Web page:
Global, regional, and national burden of suicide mortality 1990 to 2016: Systematic analysis for the Global Burden of Disease Study 2016

Research output: Contribution to journalArticle

Abstract

Objectives To use the estimates from the Global Burden of Disease Study 2016 to describe patterns of suicide mortality globally, regionally, and for 195 countries and territories by age, sex, and Socio-demographic index, and to describe temporal trends between 1990 and 2016. Design Systematic analysis. Main outcome measures Crude and age standardised rates from suicide mortality and years of life lost were compared across regions and countries, and by age, sex, and Socio-demographic index (a composite measure of fertility, income, and education). Results The total number of deaths from suicide increased by 6.7% (95% uncertainty interval 0.4% to 15.6%) globally over the 27 year study period to 817 000 (762 000 to 884 000) deaths in 2016. However, the age standardised mortality rate for suicide decreased by 32.7% (27.2% to 36.6%) worldwide between 1990 and 2016, similar to the decline in the global age standardised mortality rate of 30.6%. Suicide was the leading cause of age standardised years of life lost in the Global Burden of Disease region of high income Asia Pacific and was among the top 10 leading causes in eastern Europe, central Europe, western Europe, central Asia, Australasia, southern Latin America, and high income North America. Rates for men were higher than for women across regions, countries, and age groups, except for the 15 to 19 age group. There was variation in the female to male ratio, with higher ratios at lower levels of Socio-demographic index. Women experienced greater decreases in mortality rates (49.0%, 95% uncertainty interval 42.6% to 54.6%) than men (23.8%, 15.6% to 32.7%). Conclusions Age standardised mortality rates for suicide have greatly reduced since 1990, but suicide remains an important contributor to mortality worldwide. Suicide mortality was variable across locations, between sexes, and between age groups. Suicide prevention strategies can be targeted towards vulnerable populations if they are informed by variations in mortality rates.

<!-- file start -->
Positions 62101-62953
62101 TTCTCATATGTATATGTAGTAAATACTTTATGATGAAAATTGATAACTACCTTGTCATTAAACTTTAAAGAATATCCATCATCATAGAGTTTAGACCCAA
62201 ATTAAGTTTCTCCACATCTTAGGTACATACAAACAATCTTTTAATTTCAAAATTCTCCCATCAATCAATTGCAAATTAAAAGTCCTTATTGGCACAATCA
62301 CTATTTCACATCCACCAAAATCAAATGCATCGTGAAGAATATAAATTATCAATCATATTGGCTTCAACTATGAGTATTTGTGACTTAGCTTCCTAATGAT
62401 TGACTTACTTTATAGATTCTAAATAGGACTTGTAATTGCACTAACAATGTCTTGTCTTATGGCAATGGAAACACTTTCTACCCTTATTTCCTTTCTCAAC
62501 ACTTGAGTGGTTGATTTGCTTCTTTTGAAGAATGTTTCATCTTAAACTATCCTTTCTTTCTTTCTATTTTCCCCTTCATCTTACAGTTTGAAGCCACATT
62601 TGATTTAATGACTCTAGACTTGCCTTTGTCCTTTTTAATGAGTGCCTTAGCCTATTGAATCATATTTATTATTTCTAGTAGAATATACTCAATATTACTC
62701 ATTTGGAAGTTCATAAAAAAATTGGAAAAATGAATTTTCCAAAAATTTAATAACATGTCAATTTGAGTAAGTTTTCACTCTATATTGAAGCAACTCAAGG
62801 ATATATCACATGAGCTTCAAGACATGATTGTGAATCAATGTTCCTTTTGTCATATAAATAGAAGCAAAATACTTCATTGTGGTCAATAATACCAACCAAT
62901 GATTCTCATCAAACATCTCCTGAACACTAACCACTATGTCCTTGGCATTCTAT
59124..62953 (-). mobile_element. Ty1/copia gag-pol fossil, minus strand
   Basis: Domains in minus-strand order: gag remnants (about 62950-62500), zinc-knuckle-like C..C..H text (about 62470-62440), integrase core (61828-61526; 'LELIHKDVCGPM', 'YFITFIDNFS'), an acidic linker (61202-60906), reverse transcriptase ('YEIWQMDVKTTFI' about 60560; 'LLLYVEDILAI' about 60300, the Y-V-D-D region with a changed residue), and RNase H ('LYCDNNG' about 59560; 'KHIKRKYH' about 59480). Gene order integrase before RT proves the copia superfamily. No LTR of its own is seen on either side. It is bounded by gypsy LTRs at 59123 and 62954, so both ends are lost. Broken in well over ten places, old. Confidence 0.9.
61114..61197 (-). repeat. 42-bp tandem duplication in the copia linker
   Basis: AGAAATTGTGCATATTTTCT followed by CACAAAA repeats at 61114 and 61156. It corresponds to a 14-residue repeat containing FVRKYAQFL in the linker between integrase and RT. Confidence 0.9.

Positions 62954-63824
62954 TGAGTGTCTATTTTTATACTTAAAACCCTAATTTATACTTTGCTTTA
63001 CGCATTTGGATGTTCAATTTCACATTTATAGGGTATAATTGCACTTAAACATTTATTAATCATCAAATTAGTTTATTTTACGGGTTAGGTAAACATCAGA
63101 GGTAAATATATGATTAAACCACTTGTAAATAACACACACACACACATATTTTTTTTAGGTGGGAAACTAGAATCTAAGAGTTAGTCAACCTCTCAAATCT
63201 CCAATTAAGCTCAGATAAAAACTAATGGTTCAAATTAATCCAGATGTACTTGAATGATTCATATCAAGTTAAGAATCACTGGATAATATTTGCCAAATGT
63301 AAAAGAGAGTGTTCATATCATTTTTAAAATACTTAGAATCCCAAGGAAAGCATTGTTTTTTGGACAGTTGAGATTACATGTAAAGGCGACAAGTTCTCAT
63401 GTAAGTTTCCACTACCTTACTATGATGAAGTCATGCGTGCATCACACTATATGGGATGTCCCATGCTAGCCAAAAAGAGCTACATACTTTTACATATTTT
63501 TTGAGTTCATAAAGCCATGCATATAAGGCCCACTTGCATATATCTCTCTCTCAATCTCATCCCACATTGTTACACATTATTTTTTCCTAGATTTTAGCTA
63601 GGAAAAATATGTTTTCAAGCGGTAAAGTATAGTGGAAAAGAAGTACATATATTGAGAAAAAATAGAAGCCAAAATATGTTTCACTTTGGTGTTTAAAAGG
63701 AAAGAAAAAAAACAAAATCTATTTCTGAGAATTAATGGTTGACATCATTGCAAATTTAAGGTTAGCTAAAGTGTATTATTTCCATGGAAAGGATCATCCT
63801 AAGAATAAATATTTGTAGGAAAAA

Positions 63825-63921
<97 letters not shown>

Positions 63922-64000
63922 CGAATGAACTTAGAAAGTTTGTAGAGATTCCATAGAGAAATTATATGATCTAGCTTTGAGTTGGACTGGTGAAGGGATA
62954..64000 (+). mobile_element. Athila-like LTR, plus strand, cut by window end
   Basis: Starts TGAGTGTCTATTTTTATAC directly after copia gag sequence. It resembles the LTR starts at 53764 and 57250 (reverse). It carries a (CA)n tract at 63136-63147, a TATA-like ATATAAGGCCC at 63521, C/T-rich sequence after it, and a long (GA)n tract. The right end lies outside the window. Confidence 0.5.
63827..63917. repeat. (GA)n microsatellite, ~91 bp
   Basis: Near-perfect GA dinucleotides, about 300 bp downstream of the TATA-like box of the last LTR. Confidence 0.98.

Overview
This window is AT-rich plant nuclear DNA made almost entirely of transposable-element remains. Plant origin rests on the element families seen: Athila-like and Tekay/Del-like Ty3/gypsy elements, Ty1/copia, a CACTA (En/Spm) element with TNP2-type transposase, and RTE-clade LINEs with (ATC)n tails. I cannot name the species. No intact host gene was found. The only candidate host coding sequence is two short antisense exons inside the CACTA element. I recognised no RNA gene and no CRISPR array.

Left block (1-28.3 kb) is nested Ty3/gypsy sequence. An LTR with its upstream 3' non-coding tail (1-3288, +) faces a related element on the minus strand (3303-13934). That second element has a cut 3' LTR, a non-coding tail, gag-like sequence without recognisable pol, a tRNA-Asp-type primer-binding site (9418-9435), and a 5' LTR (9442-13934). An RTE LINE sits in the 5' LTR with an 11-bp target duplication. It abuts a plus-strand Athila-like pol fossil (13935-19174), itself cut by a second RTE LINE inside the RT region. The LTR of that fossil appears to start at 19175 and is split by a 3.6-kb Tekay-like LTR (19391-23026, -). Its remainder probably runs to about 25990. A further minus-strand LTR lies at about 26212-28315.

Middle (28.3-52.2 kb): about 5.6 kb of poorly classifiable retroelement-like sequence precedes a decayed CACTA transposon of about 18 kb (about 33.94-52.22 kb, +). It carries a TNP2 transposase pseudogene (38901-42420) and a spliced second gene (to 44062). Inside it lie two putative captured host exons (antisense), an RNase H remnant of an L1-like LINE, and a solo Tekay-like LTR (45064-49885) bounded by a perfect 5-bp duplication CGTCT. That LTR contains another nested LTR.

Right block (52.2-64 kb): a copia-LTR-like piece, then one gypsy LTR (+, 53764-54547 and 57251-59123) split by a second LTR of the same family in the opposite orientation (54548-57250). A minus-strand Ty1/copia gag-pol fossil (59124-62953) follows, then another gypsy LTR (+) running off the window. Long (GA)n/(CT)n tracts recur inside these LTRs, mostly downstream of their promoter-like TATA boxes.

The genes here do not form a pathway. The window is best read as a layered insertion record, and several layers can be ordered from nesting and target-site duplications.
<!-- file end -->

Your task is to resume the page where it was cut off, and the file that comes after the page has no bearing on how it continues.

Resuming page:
Details

Authors
Organisations
External organisations
  • Public Health Agency of Canada
  • University of Ottawa
  • University of Washington
  • McGill University
  • Manomaniam Sundaranar University
  • University of Gondar
  • Mekelle University
  • Tehran University of Medical Sciences
  • Zabol University of Medical Sciences
  • Kermanshah University of Medical Sciences
  • University Ferhat Abbas of Setif
  • Higher National School of Veterinary Medicine (ENSV)
  • Hospital for Sick Children, Toronto
  • King Abdulaziz University
  • Mayo Clinic Minnesota
  • Luxembourg Institute of Health
  • Karolinska Institutet
  • Swedish Research Council
  • University of Cartagena
  • University of the Coast (Unicosta)
  • Mansoura University
  • Rafsanjan University of Medical Sciences
  • University of the Philippines Manila
  • Hong Kong Polytechnic University
  • Western Sydney University
  • Sydney Local Health District
  • Abt Associates Nepal
  • Public Health Foundation of India
  • University of Melbourne
  • Ramón de la Fuente Muñiz National Institute of Psychiatry
  • Carol Davila University of Medicine and Pharmacy
  • Aga Khan University, Pakistan
  • Woldia University
  • Murdoch Children's Research Institute
  • University of Washington, Seattle
Research areas and keywords

Subject classification (UKÄ) – MANDATORY

  • Public Health, Global Health, Social Medicine and Epidemiology
Original languageEnglish
Article number194
JournalBMJ (Online)
Volume364
Publication statusPublished - 2019 Feb 6
Publication categoryResearch
Peer-reviewedYes